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Accident date
Accident area
Southern tip of the Shetlands
Spill area
Cause of spill
Quantity transported
84, 500 tonnes
Nature of pollutant
crude oil
Quantity spilled
84, 500 tonnes
Ship / structure type
Oil tanker
Built date
241.51 m
40.06 m
Braer Corp.

On the night of 4 January 1993, while sailing in a heavy storm on the shortest but most dangerous route from Norway to Canada, the Liberian oil tanker the Braer suffered engine failure due to the entrance of sea water in her bunkers. Rapid evacuation of the crew on the morning of 5 January and the lack of a high sea tug in the area meant that the ship could not be towed. She ran aground west of Sumburgh Head, on the southern tip of the Shetlands at 11:19 am. The damage to the tanker led to the release of her cargo of crude oil.

Heavy response equipment and specialised personnel were quickly sent to the site of the accident, and the response team had to compete with media crews for the little housing available on the island. Adverse weather conditions rendered response operations at sea impossible and limited the onshore operations. The remaining oil therefore leaked from the vessel and was naturally by wave action.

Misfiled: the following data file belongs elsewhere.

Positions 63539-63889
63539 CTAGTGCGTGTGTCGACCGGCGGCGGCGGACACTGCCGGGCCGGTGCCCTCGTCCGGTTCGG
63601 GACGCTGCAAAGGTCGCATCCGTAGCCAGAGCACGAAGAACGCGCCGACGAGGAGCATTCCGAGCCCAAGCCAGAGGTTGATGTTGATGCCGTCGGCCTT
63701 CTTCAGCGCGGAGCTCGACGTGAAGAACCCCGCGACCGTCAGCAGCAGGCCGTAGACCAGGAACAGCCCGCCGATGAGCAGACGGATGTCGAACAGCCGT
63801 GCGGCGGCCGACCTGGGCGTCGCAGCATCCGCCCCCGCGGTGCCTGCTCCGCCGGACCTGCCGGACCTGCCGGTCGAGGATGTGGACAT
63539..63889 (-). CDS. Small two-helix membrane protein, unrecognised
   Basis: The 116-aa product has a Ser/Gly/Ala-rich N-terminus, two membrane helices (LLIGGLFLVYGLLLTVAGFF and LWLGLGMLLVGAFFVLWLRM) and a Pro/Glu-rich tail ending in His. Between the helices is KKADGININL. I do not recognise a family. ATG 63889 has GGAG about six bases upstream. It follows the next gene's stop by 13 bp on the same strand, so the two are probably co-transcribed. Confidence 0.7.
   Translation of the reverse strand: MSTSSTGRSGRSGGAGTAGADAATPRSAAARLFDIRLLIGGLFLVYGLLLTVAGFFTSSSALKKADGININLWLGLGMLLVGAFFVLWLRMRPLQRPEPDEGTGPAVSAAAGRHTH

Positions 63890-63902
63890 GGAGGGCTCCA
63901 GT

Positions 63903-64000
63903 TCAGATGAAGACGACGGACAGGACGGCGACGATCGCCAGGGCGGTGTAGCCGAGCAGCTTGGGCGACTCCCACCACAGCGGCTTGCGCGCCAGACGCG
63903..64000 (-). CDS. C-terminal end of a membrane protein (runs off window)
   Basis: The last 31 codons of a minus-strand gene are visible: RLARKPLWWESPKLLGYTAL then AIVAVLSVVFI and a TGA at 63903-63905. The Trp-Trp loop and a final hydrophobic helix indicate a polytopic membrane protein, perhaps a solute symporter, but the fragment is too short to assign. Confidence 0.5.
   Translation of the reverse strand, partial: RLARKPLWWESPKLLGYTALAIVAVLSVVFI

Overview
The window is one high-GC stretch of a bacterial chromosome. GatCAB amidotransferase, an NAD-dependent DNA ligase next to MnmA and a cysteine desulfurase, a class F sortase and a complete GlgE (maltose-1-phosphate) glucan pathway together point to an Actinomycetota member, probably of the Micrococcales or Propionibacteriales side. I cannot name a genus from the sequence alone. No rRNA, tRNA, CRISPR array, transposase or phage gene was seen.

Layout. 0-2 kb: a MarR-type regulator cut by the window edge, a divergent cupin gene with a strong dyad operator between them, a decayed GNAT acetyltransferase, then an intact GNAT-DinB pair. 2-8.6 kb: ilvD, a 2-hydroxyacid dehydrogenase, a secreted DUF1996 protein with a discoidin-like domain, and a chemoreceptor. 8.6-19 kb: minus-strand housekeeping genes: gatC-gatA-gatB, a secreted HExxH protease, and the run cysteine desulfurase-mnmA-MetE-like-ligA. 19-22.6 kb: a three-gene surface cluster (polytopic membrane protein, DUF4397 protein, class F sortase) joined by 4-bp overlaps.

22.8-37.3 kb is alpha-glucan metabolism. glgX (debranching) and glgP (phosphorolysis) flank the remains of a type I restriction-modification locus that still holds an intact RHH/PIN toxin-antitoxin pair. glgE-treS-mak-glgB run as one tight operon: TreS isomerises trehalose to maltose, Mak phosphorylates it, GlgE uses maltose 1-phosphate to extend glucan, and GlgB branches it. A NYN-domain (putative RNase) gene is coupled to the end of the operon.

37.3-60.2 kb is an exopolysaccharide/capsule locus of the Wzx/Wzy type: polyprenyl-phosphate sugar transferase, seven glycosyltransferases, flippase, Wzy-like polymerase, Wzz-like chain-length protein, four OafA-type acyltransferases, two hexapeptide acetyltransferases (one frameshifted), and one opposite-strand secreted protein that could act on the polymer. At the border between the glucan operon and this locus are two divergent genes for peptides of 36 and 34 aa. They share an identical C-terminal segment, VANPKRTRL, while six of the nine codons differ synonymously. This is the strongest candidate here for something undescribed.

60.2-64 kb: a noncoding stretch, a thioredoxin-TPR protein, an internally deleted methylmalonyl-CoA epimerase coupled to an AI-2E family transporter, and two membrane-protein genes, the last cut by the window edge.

A large zone had to be set up around the vessel, where a total fishing ban was imposed. Salmon farms further north were affected and stocks of market size fish, unsuitable for consumption, had to be destroyed. Sheep bred outside were also affected and houses had their roofs spattered with hydrocarbon particles.

More than 2,000 victims claimed compensation from the ship owner, his protection and indemnity club and the International Oil Compensation Fund. The majority of the claims were settled amicably within the three year time limit of the fund for such settlements. The remaining claimants embarked upon legal proceedings, which were mostly settled out of court within the three following years. In October 2001 the last negotiations came to an end. Total payment for this incident amounted to £58.4 million, out of which £52.2 million was paid by the IOPC Fund.

The incident generated considerable concern about shipping safety in the United Kingdom, leading to a national inquiry, known as (Lord Donaldson's Inquiry). The report submitted, entitled "Safer ships, cleaner seas", proposed several major changes in the national pollution prevention and response organisations.

Last update on 02/05/2004

External links

ITOPF, Incident overview and selected bibliography

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